In a June 6 speech before
the Center for American Progress and the Century Foundation, United
Nations Deputy Secretary-General Mark Malloch Brown gave voice to
the displeasure of many at the United Nations over the U.S.
insistence that the world organization be dramatically reformed. In
unprecedented criticism of the government of a member nation,
Malloch Brown chastised the Bush Administration and previous U.S.
administrations over their approach to the UN.
As noted by U.S.
Ambassador to the United Nations John Bolton, Malloch Brown's New
York speech "was a criticism of the American people" that implied
that they lack judgment and are unwittingly subject to manipulation
by UN "detractors such as Rush Limbaugh and Fox News." Malloch
Brown chastised the Bush Administration because it has not
sufficiently "highlighted" where the U.S. and the UN are
"constructively engaged" and instead "abandoned" the topic to
conservative sections of the U.S. media that promulgate "unchecked
UN-bashing and stereotyping." What is needed in response, he
declared, is for America's leaders to support the UN "not just in a
whisper but in a coast to coast shout, that pushes back the critics
domestically, and wins over the skeptics internationally."
Ambassador Bolton rightly denounced the speech as "condescending
and patronizing" and "a very serious affront" to the American
people. Bolton called on UN Secretary-General Kofi Annan to
repudiate his deputy's comments, which he called "the worst
mistake" by a UN official in a quarter century.
Malloch Brown's comments
reinforce the need for the Bush Administration and Congress to
press for broader U.N. reform. Indeed, it is the insistence of the
Bush Administration and many in Congress that the U.N. undertake
reform that is behind the bitterness evident in Malloch Brown's
speech. He and others are not upset so much that the U.S. engages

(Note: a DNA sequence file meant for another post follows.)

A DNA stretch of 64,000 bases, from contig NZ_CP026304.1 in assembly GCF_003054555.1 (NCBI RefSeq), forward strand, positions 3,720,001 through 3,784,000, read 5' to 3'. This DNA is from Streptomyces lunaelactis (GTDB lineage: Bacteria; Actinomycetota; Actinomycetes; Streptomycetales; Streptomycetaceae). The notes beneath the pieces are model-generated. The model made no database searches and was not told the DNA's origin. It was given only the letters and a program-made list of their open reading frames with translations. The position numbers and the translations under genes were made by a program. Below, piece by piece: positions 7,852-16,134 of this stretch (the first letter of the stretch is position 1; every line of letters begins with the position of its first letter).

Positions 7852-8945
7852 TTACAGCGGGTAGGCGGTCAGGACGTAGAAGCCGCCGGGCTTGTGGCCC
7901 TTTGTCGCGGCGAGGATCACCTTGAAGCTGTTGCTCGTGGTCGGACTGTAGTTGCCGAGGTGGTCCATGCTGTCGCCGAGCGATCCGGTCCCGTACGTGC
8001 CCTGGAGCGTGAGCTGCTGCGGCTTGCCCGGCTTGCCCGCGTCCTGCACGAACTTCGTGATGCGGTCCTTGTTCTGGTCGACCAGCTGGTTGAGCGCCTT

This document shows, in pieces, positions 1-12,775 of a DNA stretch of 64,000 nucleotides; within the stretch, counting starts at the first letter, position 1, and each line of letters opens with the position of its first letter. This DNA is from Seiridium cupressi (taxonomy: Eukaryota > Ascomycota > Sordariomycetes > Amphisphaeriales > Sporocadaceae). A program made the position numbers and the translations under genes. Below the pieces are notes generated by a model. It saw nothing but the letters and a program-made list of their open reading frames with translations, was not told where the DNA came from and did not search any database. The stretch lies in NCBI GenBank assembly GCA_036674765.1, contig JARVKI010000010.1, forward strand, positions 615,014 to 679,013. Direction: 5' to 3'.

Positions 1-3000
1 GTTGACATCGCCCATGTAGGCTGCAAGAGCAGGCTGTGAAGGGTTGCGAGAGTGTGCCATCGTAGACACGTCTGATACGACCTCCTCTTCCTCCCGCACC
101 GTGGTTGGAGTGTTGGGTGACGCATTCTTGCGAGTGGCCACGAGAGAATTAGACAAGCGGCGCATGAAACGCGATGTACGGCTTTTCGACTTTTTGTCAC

"fitfully" with the UN, but with the manner of its engagement.
There is deep resentment over the willingness of American
politicians to point out the evident flaws of the UN and demand
that they be resolved.
It is wrong to define U.S.
"leadership" in the UN as merely following others who have less of
a commitment to reform. Instead of acquiescing to Malloch Brown's
desire to see America's engagement limited to paying what the UN
demands and supporting its edicts, the United States and its allies
must increase their efforts to make the United Nations more
accountable, effective, and transparent. On the horizon is a
showdown with developing countries that have blocked reform and are
threatening to approve the U.N. budget over the objections of the
U.S. and the other major donors that capped the budget as an
incentive for reform. The Bush Administration and Congress should
oppose authorizing the remaining UN budget until the General
Assembly approves the Secretary-General's reform measures; if an
increased UN regular budget is approved over the objection of the
U.S., the U.S. should withhold funding for the United Nations.
Intervention in U.S. Politics
In his speech, Malloch